Nathan Yau created this fun and fascinating name guessing algorithm. You select "male" or "female," the decade you were born, and then type in the first letter of your name. I tried more than a dozen times for people I know and it nailed it on the first letter about 80% of the time. On those that it screwed up after the first letter, it got it right after I entered a second letter. From the project description:
This is based on data from the Social Security Administration, up to 2018. It’s relatively comprehensive, but there are a few limitations. First, it’s data for the United States, so the numbers don’t really apply elsewhere. Second, the SSA doesn’t include names with fewer than five people in a year, so the chart doesn’t cover more unique names. Third, there were no Social Security Numbers before 1935, so the name counts are fuzzier for years before that.
But like I said, the data still has a wide range. I aggregated the annual data by decade and calculated percentages by dividing name counts by total number of Social Security Numbers provided.
Before you enter anything, the chart shows the most popular names for the given sex and decade. Then as you enter a name, the chart shows conditional probabilities. The more information you give it, the stronger the guess.
"Guessing Names Based on What They Start With" (FlowingData)
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The U.S. Labor Department Bureau of Labor Statistics (BLS) today announced changes to BLS economic data “lockup” procedures that involve removing a number of legacy computers from its Washington newsroom, effective March 1. There has been controversy around whether the change initiated today by the federal government under Donald Trump may have been aimed at Michael Bloomberg, which BLS denies. It's complicated. Read the rest
What data does your car gather about you? Where does it go? Who has access to it? Read the rest
He calls his cat Number One.
I also dig Riker's 'Stringfellow Hawk' dock on the lake. Read the rest
Warren Buffet is famous for identifying the need for businesses to have "moats" and "walls" around their profit-centers to keep competitors out, and data-centric companies often cite their massive collections of user-data as "moats" that benefit from "network effects" to make their businesses good investments.
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From FlowingData, this is the redacted Mueller report in a "thumbnailed view for a sense of the redactions."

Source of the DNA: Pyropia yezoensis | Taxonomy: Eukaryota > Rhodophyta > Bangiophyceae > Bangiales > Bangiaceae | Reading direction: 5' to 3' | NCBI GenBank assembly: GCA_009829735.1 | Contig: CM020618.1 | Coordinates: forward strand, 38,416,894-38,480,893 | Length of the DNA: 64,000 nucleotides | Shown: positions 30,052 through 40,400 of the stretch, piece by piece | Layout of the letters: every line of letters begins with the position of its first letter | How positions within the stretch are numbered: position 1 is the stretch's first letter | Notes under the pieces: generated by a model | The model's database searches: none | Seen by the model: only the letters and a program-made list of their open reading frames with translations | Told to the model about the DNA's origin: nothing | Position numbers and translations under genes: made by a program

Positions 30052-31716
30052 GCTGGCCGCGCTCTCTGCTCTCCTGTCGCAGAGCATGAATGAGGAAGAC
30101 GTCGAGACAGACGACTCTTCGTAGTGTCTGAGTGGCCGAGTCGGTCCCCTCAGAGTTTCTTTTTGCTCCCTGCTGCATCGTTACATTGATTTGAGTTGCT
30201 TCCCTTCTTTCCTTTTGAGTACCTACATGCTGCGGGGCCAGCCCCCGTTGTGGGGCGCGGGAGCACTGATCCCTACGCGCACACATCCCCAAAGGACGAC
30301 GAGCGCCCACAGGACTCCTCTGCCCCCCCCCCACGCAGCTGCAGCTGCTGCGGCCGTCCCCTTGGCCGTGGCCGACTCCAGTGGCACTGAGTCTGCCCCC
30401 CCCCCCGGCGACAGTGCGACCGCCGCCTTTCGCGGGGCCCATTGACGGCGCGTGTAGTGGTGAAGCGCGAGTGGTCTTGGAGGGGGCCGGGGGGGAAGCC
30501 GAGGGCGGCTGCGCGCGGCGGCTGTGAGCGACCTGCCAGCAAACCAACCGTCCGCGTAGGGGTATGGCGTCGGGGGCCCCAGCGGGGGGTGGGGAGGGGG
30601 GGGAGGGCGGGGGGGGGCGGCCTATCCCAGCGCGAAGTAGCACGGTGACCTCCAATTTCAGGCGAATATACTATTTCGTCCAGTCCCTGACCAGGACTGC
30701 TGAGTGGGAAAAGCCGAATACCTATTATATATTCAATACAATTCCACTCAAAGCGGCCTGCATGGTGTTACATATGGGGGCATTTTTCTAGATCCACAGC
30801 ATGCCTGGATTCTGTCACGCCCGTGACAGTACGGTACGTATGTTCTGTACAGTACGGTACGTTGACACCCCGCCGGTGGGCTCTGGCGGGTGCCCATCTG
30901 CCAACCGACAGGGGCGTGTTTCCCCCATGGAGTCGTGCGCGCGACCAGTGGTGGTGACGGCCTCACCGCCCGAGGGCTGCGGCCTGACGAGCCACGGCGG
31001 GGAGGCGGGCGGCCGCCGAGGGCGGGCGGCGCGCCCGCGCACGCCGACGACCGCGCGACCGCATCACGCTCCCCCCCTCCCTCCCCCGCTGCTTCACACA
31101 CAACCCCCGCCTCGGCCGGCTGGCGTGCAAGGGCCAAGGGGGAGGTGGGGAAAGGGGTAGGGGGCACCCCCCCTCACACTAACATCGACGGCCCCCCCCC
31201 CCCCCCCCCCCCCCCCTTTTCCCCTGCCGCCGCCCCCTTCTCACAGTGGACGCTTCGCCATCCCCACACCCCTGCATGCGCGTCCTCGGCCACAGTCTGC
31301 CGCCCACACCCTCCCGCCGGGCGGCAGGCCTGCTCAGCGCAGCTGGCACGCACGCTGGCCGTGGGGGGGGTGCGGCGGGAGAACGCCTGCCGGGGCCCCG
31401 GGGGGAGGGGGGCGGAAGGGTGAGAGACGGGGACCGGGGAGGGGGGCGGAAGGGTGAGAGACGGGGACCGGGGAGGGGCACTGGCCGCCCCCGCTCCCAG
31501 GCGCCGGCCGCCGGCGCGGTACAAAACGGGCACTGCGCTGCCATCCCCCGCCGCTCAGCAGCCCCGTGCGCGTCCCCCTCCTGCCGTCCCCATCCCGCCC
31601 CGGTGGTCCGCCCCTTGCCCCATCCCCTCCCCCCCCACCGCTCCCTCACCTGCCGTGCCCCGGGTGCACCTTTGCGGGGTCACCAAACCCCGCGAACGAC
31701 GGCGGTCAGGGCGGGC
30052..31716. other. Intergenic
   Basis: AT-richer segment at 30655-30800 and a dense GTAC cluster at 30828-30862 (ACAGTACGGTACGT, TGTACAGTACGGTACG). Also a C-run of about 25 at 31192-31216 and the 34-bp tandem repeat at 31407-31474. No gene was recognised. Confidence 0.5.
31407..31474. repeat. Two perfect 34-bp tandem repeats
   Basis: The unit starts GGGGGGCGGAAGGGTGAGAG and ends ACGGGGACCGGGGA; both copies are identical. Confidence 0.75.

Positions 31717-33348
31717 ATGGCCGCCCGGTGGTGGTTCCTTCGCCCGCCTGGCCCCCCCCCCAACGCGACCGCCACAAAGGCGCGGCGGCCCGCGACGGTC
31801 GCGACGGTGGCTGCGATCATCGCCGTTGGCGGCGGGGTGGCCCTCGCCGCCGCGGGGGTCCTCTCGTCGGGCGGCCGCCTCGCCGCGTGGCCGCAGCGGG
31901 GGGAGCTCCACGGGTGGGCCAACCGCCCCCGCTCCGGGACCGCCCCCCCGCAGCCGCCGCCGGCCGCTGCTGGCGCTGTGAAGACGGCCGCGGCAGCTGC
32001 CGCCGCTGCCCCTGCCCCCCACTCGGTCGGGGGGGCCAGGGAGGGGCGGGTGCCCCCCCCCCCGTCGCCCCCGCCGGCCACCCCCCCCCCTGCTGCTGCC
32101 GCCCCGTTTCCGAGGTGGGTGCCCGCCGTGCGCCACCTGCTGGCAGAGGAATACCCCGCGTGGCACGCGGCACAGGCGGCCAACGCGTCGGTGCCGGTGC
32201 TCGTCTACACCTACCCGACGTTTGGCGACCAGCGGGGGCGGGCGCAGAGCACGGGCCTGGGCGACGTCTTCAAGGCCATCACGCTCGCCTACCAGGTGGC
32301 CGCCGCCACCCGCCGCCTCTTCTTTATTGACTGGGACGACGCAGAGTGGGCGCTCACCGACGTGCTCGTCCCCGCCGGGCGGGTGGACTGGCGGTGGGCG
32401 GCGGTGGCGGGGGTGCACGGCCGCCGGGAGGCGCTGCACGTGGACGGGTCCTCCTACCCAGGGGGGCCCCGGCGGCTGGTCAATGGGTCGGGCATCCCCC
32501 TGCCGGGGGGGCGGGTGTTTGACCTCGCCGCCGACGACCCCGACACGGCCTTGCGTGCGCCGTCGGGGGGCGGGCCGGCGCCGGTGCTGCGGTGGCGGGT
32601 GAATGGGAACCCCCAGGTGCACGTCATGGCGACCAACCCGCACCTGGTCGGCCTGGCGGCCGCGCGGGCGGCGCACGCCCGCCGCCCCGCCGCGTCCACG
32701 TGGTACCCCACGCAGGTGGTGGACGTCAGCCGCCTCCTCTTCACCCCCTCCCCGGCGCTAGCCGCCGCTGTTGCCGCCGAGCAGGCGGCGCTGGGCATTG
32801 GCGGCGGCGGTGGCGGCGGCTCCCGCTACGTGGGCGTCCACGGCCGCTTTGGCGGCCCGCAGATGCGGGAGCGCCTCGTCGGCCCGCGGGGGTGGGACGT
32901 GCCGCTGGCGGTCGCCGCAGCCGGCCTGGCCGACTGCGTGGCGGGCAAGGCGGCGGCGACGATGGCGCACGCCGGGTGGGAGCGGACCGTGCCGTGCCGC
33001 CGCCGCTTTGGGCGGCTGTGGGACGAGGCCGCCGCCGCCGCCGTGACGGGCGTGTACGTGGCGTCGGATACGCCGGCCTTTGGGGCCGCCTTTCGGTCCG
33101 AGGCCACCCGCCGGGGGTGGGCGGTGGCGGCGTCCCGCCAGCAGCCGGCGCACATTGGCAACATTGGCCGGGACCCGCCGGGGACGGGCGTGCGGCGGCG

There's still plenty to read between the (black) lines.
(Thanks, Ted Weinstein!) Read the rest
Today's FTC ruling impacts how the TikTok app works for users under the age of 13.
A couple of times a year, Apple plops out a report detailing all of the user data requests made by government and law enforcement agencies from around the world. In the latest bi-annual report, it looks like information requests have increased since the last reporting period.
According to the report, which covers the first half of this year, Apple received 32,342 demands for user data from governments -- up 9 percent from the previous period -- spanning access to 163,823 devices. Germany made the most requests (42 percent), the majority of which were due to "stolen devices investigations," issuing 13,704 requests for data on 26,160 devices.
The US was in second place with 4,570 requests for 14,911 devices. More than half of these requests (2,397) were for users' basic account information or content, revealed Apple. The US also asked for 918 financial identifiers -- which cover suspected fraudulent credit, debit, or gift card transactions -- attributing them to iTunes gift card fraud.
It used to be that the report was only offered as a dense, boring PDF. But Apple, in an attempt to boost their corporate transparency, has made their report numbers available to peruse via an interactive website that can be searched by country and the month that the user data was requested.
According to Engadget, Apple's report doesn't include the number of FISA requests made, as there is a legally binding six-month delay required on reportage of such requests.
If you're an Apple hardware or services user, it's worth taking a quick jaunt over to the company's transparency website to see what kind of user information your government has been trying to get their hands on. Read the rest
"30 Years of American Anxieties" is a report on what 20,000 letters to Dear Abby reveal about the alarming things in life— and a great data presentation. Read the rest
Deon is a project to create automated "ethics checklists" for data science projects; by default, running the code creates a comprehensive checklist covering data collection and storage, modeling and deployment: the checklist items aren't specific actions, they're "meant to provoke discussion among good-faith actors who take their ethical responsibilities seriously. Because of this, most of the items are framed as prompts to discuss or consider. Teams will want to document these discussions and decisions for posterity."